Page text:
“You know what, I don't know if stripper couples would be popular. Like, I feel like if that was something people would enjoy, it would already exist.”

“Don't be silly. People just haven't realized that this is something they would enjoy. Sometimes you have to tell people what they want.”

“Well, why don't you write up a business strategy and we'll work something out.”

“I like your spirit, Logan. I think we have a future together.”

“As strippers?”

“As strippers.”

Chloe was sitting up in bed, cross-legged under her quilt, her big brown eyes focused on mine.

“I love you,” I said, suddenly overwhelmed.

“I love you, too,” she said, and she looked down, laughing.

“What?”

“I don't know. It's just that I didn't even think I had to say it. I thought it had already been said.”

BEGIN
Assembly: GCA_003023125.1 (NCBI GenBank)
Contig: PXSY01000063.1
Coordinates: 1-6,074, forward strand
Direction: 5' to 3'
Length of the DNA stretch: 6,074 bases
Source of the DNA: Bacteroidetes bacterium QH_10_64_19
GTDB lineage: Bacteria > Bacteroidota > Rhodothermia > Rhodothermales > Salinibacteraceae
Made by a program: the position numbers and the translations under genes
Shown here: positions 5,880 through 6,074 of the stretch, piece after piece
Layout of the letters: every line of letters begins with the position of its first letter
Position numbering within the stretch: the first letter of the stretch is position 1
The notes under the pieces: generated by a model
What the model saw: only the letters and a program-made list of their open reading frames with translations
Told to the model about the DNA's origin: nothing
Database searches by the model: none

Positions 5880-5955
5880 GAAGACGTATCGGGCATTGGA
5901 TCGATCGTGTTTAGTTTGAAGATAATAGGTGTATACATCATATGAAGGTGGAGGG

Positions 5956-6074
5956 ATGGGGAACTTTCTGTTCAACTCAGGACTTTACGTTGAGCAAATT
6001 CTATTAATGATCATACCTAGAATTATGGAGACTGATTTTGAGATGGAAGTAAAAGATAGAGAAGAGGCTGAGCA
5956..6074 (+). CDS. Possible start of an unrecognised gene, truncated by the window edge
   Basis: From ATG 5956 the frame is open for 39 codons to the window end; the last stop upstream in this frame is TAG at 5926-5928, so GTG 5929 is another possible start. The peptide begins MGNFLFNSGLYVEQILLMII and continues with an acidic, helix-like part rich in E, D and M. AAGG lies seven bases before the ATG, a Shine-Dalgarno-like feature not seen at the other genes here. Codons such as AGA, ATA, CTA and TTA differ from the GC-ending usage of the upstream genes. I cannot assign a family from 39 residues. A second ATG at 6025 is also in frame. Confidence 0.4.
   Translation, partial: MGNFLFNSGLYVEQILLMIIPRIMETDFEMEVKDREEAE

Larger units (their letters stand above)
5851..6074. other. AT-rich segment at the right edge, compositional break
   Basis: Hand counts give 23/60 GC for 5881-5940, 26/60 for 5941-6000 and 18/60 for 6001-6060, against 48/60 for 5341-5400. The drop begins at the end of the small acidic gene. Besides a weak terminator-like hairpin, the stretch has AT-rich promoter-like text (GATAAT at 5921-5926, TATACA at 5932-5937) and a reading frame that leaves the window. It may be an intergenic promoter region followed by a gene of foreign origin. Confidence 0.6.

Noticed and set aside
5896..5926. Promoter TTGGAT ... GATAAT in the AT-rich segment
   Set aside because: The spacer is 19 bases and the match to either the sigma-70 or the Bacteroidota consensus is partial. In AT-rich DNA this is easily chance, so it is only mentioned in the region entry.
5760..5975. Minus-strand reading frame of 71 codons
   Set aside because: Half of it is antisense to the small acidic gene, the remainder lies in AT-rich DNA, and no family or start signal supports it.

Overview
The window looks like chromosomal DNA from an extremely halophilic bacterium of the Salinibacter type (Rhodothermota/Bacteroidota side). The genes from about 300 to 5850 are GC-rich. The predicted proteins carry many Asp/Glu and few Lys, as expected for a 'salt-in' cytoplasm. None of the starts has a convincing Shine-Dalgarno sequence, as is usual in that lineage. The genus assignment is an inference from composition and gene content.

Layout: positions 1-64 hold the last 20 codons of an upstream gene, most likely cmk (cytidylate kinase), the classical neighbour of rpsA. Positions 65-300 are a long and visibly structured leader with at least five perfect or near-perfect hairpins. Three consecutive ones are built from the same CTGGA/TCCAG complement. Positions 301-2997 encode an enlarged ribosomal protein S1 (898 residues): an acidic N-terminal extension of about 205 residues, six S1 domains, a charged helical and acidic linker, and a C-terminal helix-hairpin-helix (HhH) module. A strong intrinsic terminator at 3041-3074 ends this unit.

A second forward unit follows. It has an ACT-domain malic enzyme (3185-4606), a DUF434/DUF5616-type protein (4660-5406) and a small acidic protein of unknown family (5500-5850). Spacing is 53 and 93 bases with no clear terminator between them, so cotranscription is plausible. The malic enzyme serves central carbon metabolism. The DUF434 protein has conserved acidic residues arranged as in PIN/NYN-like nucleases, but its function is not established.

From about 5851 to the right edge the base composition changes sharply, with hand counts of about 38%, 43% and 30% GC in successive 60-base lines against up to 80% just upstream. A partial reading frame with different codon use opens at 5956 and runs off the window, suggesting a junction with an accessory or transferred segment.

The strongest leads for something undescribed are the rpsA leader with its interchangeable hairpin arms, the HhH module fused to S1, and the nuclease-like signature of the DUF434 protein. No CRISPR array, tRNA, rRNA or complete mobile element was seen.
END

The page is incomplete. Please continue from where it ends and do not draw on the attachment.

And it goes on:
She was right; it had been said before without needing any words. So we said it again, and again, not with words but with her lips on the space at the base of my neck, and with my fingers brushing across the skin of her hip, and with the air that we shared when our faces were so close that we couldn’t even see each other’s eyes.

* * *

“Your car stinks, man.”

“Stinks like what?”

“Um, like something that smells really bad.”

“Good descriptive language.”


“I've always prided myself on my eloquence.”

I took a whiff of the car but couldn't, in fact, smell anything. “Maybe the drugs are giving you some sort of spidey-sense.”

“Like, a spidey-sense for smell?”

“Yeah. It's a pretty lame superpower.”

“You know what, Logan? At least I have a superpower. Keep your judgments to yourself, please and thank you.”